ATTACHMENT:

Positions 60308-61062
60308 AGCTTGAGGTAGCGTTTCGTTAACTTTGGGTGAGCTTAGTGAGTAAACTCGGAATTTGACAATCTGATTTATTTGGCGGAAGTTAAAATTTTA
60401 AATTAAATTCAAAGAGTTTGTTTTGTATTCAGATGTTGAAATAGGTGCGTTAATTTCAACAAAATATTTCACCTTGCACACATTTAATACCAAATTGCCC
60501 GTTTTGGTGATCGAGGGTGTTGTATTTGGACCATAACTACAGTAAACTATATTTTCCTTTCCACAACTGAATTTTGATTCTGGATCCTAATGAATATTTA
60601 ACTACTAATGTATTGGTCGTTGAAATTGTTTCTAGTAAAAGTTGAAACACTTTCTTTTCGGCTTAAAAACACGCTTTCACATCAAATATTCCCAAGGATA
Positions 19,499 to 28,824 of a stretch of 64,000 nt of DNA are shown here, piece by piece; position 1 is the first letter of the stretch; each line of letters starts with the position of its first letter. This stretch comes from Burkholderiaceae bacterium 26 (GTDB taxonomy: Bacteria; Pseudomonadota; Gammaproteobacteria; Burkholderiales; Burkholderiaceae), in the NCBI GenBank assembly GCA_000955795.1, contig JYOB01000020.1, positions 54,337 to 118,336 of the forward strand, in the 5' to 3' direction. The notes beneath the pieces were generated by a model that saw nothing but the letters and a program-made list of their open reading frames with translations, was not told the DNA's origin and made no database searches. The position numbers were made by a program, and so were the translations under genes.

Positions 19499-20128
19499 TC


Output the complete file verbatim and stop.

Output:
Positions 60308-61062
60308 AGCTTGAGGTAGCGTTTCGTTAACTTTGGGTGAGCTTAGTGAGTAAACTCGGAATTTGACAATCTGATTTATTTGGCGGAAGTTAAAATTTTA
60401 AATTAAATTCAAAGAGTTTGTTTTGTATTCAGATGTTGAAATAGGTGCGTTAATTTCAACAAAATATTTCACCTTGCACACATTTAATACCAAATTGCCC
60501 GTTTTGGTGATCGAGGGTGTTGTATTTGGACCATAACTACAGTAAACTATATTTTCCTTTCCACAACTGAATTTTGATTCTGGATCCTAATGAATATTTA
60601 ACTACTAATGTATTGGTCGTTGAAATTGTTTCTAGTAAAAGTTGAAACACTTTCTTTTCGGCTTAAAAACACGCTTTCACATCAAATATTCCCAAGGATA
Positions 19,499 to 28,824 of a stretch of 64,000 nt of DNA are shown here, piece by piece; position 1 is the first letter of the stretch; each line of letters starts with the position of its first letter. This stretch comes from Burkholderiaceae bacterium 26 (GTDB taxonomy: Bacteria; Pseudomonadota; Gammaproteobacteria; Burkholderiales; Burkholderiaceae), in the NCBI GenBank assembly GCA_000955795.1, contig JYOB01000020.1, positions 54,337 to 118,336 of the forward strand, in the 5' to 3' direction. The notes beneath the pieces were generated by a model that saw nothing but the letters and a program-made list of their open reading frames with translations, was not told the DNA's origin and made no database searches. The position numbers were made by a program, and so were the translations under genes.

Positions 19499-20128
19499 TC